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Sagan came home second and Nizzolo rounded out the podium in third. I think the rest of the sprinters and their teams got scared to take it up too early in case they ended up in a poor position. However, with everyone riding a phony tempo on the front of the bunch it just worked into Quick Step’s hands as they could save themselves and hit it fully from 2.5km out. If there was some disorganisation then some of the other sprinters might have had a chance. That’s a big might though…

Anyway, let’s have a look at what is in store for the riders tomorrow.

The Route

The longest stage of the race at a tad under 208km, it is no easy day in the saddle for the riders though with 3700m of climbing throughout the afternoon.

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As you can see on the profile there are no real mountains as such, just several long hills with shallow 4-5% average gradients. To add to that, there are also numerous uncategorised kickers and drags throughout the afternoon: the road is barely ever flat!

We might see a Ruben Plaza 2015-style solo 114km attack from the break but considering I think that is unlikely, tomorrow will be decided by a tactical final 50km.

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The road rises through the intermediate sprint point before the road descends into an uncategorised 2.9km at 5.8%. We will then see the peloton tackle the last categorised climb of the day.

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As you can see, it isn’t an overly difficult climb and stays very consistent. It definitely suits the all-rounders better than the pure climbers so to speak. The road then descends for almost 12km, although it is very shallow in some parts with that 12km only averaging -2%.

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At around 5.6km to go, the riders will face the above uncategorised climb. It is steep and long enough for the puncheurs to try to make a difference but those hoping to grind their way up it will think the opposite. It really is a perfect climb for its position in the day. Given the almost 2kms at 7.8% though, I think it tips it in favour of the puncheurs.

With it cresting with just over 3km to go, will a rider be able to solo to the line, or will we see a slight regroupment?

Breakaway Day

No beating around the bush here, tomorrow is most definitely a day for a break in my opinion. With the constant rolling terrain throughout the afternoon, it will be nigh on impossible for a team to control a strong group ahead. Furthermore, it will take a lot of energy expenditure to even try that – not exactly what anyone wants to do with the more important GC days to come. Unless of course Mitchelton Scott haven’t learnt anything from the Giro and decide to close everything down just for the sake of it. I wouldn’t count that out actually now I think about it a little more…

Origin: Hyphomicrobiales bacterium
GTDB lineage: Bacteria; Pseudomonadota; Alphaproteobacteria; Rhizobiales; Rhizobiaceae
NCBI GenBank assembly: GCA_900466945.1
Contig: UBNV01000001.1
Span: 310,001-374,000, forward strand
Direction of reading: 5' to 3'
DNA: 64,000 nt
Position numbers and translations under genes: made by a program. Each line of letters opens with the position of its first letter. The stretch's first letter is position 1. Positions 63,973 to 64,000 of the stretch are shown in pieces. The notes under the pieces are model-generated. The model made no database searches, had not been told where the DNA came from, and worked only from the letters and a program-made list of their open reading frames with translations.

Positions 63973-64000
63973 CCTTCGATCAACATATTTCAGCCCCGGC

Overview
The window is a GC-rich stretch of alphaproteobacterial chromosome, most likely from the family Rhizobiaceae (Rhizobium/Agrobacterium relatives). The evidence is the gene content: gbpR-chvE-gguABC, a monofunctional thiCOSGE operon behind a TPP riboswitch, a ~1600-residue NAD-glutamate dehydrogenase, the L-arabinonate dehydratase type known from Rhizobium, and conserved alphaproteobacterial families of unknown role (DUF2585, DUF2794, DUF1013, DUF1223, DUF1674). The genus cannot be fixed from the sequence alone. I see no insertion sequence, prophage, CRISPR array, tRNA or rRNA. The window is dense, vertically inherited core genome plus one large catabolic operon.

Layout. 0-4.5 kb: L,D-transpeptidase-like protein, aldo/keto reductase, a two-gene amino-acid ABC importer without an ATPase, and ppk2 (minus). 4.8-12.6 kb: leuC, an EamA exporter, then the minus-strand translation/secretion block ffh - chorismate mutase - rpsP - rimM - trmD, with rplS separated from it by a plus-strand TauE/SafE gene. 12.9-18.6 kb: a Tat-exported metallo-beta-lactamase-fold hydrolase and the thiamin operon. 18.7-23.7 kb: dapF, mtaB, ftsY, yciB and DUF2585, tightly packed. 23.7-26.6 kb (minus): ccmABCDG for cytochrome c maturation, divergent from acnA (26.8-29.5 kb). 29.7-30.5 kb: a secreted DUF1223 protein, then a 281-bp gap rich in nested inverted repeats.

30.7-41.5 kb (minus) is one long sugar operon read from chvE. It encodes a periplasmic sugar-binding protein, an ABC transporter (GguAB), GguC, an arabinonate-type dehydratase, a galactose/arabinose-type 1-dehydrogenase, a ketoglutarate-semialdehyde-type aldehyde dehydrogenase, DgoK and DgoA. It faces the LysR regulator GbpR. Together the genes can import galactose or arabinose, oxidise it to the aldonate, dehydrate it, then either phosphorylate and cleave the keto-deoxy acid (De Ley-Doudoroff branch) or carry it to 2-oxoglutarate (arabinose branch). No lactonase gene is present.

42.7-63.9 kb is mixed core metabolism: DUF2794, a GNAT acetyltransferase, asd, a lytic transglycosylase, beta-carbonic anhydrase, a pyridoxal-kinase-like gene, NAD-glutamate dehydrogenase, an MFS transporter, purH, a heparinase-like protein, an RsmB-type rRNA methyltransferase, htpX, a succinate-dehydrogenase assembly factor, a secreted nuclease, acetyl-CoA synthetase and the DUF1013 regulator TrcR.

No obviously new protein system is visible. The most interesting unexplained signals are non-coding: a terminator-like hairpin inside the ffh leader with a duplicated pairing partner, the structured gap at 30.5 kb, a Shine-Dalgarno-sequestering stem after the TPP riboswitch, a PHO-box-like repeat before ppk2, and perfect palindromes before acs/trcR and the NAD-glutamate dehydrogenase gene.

Nonetheless, time to play everyone’s favourite game. Again.

TheBreakawayLottery

The Fruitless Four

Steve Cummings.

Yep, it’s finally that day. I’ve had this day marked down as possible Cummings territory from before this race and since he has done absolutely nothing so far in this race, then I’m equally both more and less confident in the pick at the same time. He has been pretty rubbish this season, even he has admitted that, but he would have had a stage win in Austria had it not been for a mechanical in the closing kilometres. The rolling terrain of tomorrow suits Cummings well and I would expect to see him attack the breakaway around the final categorised climb and try to hold on to the finish.

Victor Campenaerts.

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After the tricky finish on stage 7 I promised I’d back Campenaerts on a rolling breakaway and tomorrow is that. Obviously a strong rider on the flat, the Belgian can actually go well on the hills too due to his quite slight nature. Lotto Soudal have had a pretty poor Vuelta so far, marred by crashes, but a good result tomorrow would set them up nicely for the final week.

Tao Geoghegan Hart.

When was the last time Team Sky had a rider in the breakaway at a Grand Tour? It certainly seems a while ago, that’s for sure. However, with De La Cruz and Kwiatkowski not looking convincing in their GC tilt at the moment, Sky might change their approach. Geoghegan Hart has had an exceptional season so far, proving to be one of the stronger climbing domestiques in the peloton at races like Dauphine. If he’s at that same level again in the break, then there won’t be many there stronger than him.

Vincenzo Nibali.

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Nibali might just be that guy who is stronger than Geoghegan Hart. He tried to escape with Trentin earlier on in the race but was still deemed too close on GC to be given any leeway, that’s how much his competitors respect him. The Shark of Messina has been struggling with form since crashing out of the Tour but he looked a lot more sprightly after his rest day this afternoon and I think he’ll be eyeing up one of the stages over the coming days. Does he have the legs to deliver?

Prediction

Yup, I’m going there.

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Steve Cummings to win and save his season, continuing Dimension Data’s great Vuelta.